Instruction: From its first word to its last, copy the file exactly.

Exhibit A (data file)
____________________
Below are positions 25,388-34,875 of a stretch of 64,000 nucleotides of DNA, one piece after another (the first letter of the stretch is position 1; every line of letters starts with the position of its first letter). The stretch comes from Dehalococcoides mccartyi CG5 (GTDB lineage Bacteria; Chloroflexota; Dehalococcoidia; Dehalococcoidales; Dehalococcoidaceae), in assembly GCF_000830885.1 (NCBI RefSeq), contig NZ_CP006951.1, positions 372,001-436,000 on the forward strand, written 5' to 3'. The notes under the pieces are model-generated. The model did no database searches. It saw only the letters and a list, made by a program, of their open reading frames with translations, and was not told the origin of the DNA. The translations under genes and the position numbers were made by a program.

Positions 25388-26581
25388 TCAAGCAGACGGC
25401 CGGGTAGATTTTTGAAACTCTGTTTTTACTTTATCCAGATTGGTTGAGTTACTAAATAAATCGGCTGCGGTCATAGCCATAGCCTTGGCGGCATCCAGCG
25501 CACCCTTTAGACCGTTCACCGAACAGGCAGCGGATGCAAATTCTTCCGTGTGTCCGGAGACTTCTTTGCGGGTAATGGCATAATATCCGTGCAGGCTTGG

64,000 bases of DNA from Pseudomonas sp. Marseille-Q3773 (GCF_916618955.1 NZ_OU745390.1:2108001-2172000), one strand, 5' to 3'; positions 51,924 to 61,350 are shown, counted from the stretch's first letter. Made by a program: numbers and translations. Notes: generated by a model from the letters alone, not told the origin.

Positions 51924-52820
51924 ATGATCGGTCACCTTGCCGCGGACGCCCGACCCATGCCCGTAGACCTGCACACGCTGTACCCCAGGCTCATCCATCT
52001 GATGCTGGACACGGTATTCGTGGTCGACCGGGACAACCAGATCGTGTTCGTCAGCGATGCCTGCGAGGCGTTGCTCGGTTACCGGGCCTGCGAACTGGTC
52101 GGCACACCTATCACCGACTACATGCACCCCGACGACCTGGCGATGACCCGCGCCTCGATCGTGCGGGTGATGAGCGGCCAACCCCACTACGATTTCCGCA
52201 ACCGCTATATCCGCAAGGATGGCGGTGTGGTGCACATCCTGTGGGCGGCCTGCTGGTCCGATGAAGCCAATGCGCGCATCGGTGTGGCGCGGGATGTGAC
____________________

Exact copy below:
Below are positions 25,388-34,875 of a stretch of 64,000 nucleotides of DNA, one piece after another (the first letter of the stretch is position 1; every line of letters starts with the position of its first letter). The stretch comes from Dehalococcoides mccartyi CG5 (GTDB lineage Bacteria; Chloroflexota; Dehalococcoidia; Dehalococcoidales; Dehalococcoidaceae), in assembly GCF_000830885.1 (NCBI RefSeq), contig NZ_CP006951.1, positions 372,001-436,000 on the forward strand, written 5' to 3'. The notes under the pieces are model-generated. The model did no database searches. It saw only the letters and a list, made by a program, of their open reading frames with translations, and was not told the origin of the DNA. The translations under genes and the position numbers were made by a program.

Positions 25388-26581
25388 TCAAGCAGACGGC
25401 CGGGTAGATTTTTGAAACTCTGTTTTTACTTTATCCAGATTGGTTGAGTTACTAAATAAATCGGCTGCGGTCATAGCCATAGCCTTGGCGGCATCCAGCG
25501 CACCCTTTAGACCGTTCACCGAACAGGCAGCGGATGCAAATTCTTCCGTGTGTCCGGAGACTTCTTTGCGGGTAATGGCATAATATCCGTGCAGGCTTGG

64,000 bases of DNA from Pseudomonas sp. Marseille-Q3773 (GCF_916618955.1 NZ_OU745390.1:2108001-2172000), one strand, 5' to 3'; positions 51,924 to 61,350 are shown, counted from the stretch's first letter. Made by a program: numbers and translations. Notes: generated by a model from the letters alone, not told the origin.

Positions 51924-52820
51924 ATGATCGGTCACCTTGCCGCGGACGCCCGACCCATGCCCGTAGACCTGCACACGCTGTACCCCAGGCTCATCCATCT
52001 GATGCTGGACACGGTATTCGTGGTCGACCGGGACAACCAGATCGTGTTCGTCAGCGATGCCTGCGAGGCGTTGCTCGGTTACCGGGCCTGCGAACTGGTC
52101 GGCACACCTATCACCGACTACATGCACCCCGACGACCTGGCGATGACCCGCGCCTCGATCGTGCGGGTGATGAGCGGCCAACCCCACTACGATTTCCGCA
52201 ACCGCTATATCCGCAAGGATGGCGGTGTGGTGCACATCCTGTGGGCGGCCTGCTGGTCCGATGAAGCCAATGCGCGCATCGGTGTGGCGCGGGATGTGAC